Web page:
field events that include the throwing of the discus, javelin, hammer, and other projectiles and also the shot put for distance. Throws are part of combined events and the qualification standards of the all-Union physical fitness program entitled Prepared for Labor and the Defense of the USSR. These events help develop strength, agility, quickness, and coordination and aid in the formation of applied skills.
The discus is a lentil-shaped wooden object with a metal rim. Its diameters measure 21.9–22.1 cm (men) and 18.0–18.2 cm (women); its weights are 2 kg (men) and 1 kg (women). The discus is thrown from a circular area having a concrete foundation and measuring 2.5 m in diameter.
The javelin consists of a wooden shaft with a pointed metal tip and a cord binding; metal javelins are also used. Javelin lengths measure 2.6–2.7 m (men) and 2.2–2.3 m (women); weights are 0.8 kg (men) and 0.6 kg (women). The lane for approach in throwing the javelin is not less than 30 m long and 4 m wide.
The hammer is a spherical metal object bound by steel wire to a metal handle. It weighs 7.257 kg and has a total length of 1.18–1.20 m; the diameter of the ball is 10.2–12.0 cm. The shot is an all-metal ball; its weights are 7.257 kg (men) and 4 kg (women). The circular area for the hammer throw and shot put has a concrete foundation and is 2.135 m in diameter.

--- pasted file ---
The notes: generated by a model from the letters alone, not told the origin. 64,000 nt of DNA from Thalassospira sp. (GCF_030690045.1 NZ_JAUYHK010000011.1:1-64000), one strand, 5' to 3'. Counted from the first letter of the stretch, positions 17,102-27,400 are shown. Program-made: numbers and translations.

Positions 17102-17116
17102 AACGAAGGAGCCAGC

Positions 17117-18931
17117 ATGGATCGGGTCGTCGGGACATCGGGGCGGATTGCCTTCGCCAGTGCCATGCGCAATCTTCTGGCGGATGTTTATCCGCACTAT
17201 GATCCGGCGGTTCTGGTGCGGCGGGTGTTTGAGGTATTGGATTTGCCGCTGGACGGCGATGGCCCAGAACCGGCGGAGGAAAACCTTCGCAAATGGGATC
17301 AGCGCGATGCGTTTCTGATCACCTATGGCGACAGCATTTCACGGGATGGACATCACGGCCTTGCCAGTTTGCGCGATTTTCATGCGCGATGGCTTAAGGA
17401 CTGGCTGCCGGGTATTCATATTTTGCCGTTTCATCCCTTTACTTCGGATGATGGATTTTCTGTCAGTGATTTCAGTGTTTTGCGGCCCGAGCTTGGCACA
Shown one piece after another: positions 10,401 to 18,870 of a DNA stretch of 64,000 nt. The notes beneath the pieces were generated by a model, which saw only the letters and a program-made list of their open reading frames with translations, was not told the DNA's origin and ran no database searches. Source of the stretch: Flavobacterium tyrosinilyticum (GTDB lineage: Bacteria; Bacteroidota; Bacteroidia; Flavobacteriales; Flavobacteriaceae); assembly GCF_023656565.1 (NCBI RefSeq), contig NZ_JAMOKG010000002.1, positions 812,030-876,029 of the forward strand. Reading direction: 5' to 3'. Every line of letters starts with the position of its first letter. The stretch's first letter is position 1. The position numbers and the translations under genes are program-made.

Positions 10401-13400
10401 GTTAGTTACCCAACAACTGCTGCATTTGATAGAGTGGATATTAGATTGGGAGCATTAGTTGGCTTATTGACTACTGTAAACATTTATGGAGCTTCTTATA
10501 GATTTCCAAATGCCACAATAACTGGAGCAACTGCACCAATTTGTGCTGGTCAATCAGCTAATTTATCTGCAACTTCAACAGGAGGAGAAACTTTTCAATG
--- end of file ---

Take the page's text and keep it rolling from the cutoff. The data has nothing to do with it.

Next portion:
The grenade is an all-metal object or a wooden object with a metal casing. It weighs 700 g and has a length of 236 mm; the diameter of the body is 50 mm, and the diameter of the handle is 30 mm. Grenade-throwing is included in the qualification standards of the Prepared for Labor and the Defense of the USSR program and in military combined events.
Competitions in discus and javelin throwing were part of the ancient Greek Olympic Games (the pentathlon, consisting of running, jumping, discus- and javelin-throwing, and wrestling, was introduced in 708 B.C.). They are part of the modern Olympic Games as well (the discus throw and shot put since 1896, the hammer throw since 1900, and the javelin throw since the 1906 Extraordinary Games), the European track and field championships, and other large track and field competitions.
The most successful throwers have been athletes from Hungary, the German Democratic Republic (GDR), the USSR, the USA, Finland, and the Federal Republic of Germany (FRG). The men’s world records (as of Jan. 1, 1974) are javelin—94.08 m (K. Wolfermann, FRG); discus—68.40 m (L. J. Silvester, USA); hammer—76.40 m (W. Schmidt, FRG); and shot put—21.82 m (A. Feuerbach, USA). The women’s world records are javelin—66.10 m (R. Fuchs, GDR); discus—69.48 m (F. G. Mel’nik, USSR); and shot put—21.45 m (N. V. Chizhova, USSR). Among the Olympic champions in the individual events are the Soviet athletes la. V. Lusis, V. S. Tsybulenko, E. A. Ozolina, and I. V. launzem (javelin); A. P. Bondarchuk, R. I. Klim, and V. V. Rudenkov (hammer); G. I. Zybina, T. N. Press, T. A. Tyshkevich, and N. V. Chizhova (shot put); and F. G. Mel’nik, N. A. Ponomareva, and T. N. Press (discus). The most successful non-Soviet discus thrower has been the US athlete A. Oerter, a four-time Olympic champion (1956–68).
N. I. SAMOILOV